Movies · Reviews

Home Video Review: The Lost Films of Herschell Gordon Lewis

By  · Published on March 19th, 2013

It’s not uncommon for film directors to find themselves categorized into a specific niche, but it’s almost always interesting (and occasionally fun) to see their attempts at operating outside those expectations.

Herschell Gordon Lewis’ career has seen him work in all manner of genres, but the perception of him as “the wizard of gore” remains. Films like Blood Feast, Two Thousand Maniacs, Color Me Blood Red, The Gore Gore Girls and others have made H.G. Lewis synonymous with goofy, technicolor blood baths.

But he also had a softer, dirtier side made evident through a series of T&A films produced both before and after his horror flicks. Fans are aware of most of them, but three were thought lost to history… until now.

Vinegar Syndrome is a brand spanking new specialty label, and their debut release is as important and well-crafted as any label could hope for. The Lost Films of Herschell Gordon Lewis collects three films from 1969–1971, all lovingly restored in HD, and while they’re not for everyone completists and fans of Lewis will find a lot to love here.

The Movies

Ecstasies of Women (1969)

Four friends head to a strip club for an impromptu bachelor party, and while naked girls jiggle and gyrate around them the man of the hour (Walter Camp) regales the others with past debaucheries. Flashbacks offer up the softcore shenanigans, but much of the movie is spent in dialogue scenes filled with terrible puns and goofiness.

The movie offers up some laughs and some mild titillation, but it’s not necessarily all that memorable on its own merits. While the terrible wordplay leads to some chuckles the biggest laughs are unintentional and come from Camp’s disinterested and unfocused performance. The film’s trailer is also included and features scenes not in the film including him boning a nude woman who he tells us (the viewers) is only fifteen years old. “I’ve got a bottle of scotch that’s older than she is! She has a tighter cork too.”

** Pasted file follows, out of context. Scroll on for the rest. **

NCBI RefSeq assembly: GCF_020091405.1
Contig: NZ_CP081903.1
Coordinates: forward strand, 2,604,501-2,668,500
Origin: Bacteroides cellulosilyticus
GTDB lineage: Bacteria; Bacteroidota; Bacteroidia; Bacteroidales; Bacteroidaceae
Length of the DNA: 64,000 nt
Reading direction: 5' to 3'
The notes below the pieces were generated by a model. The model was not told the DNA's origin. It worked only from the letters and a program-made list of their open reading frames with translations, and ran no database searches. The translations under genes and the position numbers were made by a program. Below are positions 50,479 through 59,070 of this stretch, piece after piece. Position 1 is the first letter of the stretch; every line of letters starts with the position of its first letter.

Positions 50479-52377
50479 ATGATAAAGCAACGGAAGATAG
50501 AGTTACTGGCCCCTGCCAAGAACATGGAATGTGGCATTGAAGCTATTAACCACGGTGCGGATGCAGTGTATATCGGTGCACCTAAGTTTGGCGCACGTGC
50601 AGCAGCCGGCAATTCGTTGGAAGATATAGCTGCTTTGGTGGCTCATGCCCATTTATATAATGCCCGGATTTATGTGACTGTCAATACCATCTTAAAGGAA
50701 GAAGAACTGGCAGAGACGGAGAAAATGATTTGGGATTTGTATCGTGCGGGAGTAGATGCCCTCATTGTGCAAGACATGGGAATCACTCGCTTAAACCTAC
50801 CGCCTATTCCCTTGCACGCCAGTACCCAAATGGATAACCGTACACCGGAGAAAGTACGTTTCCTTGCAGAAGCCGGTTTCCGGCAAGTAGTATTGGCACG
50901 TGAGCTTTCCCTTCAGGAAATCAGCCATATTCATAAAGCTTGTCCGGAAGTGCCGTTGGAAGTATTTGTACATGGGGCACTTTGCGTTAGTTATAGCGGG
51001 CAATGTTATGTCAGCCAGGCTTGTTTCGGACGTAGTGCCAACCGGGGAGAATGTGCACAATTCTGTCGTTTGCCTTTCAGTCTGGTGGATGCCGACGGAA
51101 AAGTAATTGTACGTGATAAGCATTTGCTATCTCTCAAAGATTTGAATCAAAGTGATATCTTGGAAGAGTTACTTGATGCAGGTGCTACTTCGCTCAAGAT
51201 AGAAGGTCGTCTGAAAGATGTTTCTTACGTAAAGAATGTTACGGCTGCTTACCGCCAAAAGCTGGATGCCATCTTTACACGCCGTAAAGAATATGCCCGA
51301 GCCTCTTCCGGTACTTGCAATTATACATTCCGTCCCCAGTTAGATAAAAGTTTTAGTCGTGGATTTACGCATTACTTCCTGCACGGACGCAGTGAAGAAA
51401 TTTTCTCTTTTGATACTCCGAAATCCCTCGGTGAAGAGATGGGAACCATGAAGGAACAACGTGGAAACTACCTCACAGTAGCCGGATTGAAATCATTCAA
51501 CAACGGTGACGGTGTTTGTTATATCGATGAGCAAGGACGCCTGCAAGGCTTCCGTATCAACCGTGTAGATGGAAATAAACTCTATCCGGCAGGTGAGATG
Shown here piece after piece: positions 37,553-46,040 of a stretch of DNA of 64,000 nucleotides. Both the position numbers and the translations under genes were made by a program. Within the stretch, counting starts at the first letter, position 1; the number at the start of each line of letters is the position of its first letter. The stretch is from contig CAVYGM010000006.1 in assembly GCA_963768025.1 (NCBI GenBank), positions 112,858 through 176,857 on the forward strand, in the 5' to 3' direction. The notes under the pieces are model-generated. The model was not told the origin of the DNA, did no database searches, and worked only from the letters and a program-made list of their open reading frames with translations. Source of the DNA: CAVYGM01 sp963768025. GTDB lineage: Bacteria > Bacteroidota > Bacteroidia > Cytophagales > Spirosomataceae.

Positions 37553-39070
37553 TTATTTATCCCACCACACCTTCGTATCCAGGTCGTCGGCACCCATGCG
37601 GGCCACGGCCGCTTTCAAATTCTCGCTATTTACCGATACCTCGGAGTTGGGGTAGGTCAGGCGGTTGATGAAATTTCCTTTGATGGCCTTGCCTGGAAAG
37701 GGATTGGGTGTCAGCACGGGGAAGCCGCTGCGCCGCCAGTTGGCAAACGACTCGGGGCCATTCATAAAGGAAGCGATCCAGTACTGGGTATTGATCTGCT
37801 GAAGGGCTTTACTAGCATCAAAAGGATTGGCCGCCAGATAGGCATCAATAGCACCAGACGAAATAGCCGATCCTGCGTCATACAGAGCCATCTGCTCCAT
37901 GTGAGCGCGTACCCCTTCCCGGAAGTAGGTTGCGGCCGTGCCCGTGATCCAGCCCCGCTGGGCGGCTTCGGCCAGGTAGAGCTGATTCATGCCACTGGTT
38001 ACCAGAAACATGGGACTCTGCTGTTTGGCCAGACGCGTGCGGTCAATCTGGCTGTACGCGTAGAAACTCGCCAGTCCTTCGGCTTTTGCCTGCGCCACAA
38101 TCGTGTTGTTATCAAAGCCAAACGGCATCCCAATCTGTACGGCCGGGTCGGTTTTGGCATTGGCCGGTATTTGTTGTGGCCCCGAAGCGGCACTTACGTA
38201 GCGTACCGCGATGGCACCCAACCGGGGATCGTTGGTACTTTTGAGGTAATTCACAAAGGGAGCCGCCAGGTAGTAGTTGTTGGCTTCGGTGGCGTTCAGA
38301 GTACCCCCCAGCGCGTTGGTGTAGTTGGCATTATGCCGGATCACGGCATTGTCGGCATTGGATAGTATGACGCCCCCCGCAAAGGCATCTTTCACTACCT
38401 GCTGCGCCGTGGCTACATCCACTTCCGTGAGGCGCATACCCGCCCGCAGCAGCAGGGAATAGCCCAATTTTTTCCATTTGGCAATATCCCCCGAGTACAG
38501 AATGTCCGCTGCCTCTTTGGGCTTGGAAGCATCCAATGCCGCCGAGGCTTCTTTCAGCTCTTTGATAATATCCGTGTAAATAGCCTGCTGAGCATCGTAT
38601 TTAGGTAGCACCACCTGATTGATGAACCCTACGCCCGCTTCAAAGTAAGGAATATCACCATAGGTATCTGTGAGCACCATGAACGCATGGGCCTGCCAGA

Linda and Abilene (1969)

Abilene and Todd are siblings trying to run their parents’ ranch after their unexplained simultaneous deaths. The pair have a playful relationship, but when Todd sees his sister bathing nude one day… and then returns the next to see her again… the homestead becomes overrun with sexual tension. It’s not long before the two pair up for some nekkid canoodling. The sibling ribaldry can’t last forever though, and when he heads to town to fool around with a whore named Linda Abilene is left alone to be poked by a cowpoke. Time for some revenge… Old West style. (Which apparently means lesbian coupling.)

Did you know that “erotic westerns” were a thing once? Me neither, although I do find Bad Girls incredibly arousing. Like the previous film this is a softcore endeavor, and while it lacks the humor of that film it makes up for it with additional sleaziness. And horses. The movie is a bit darker than expected thanks to the rape and a third-act death, but it’s never really heavy. Overall it’s probably the least entertaining of the three films collected here.

Black Love (1971)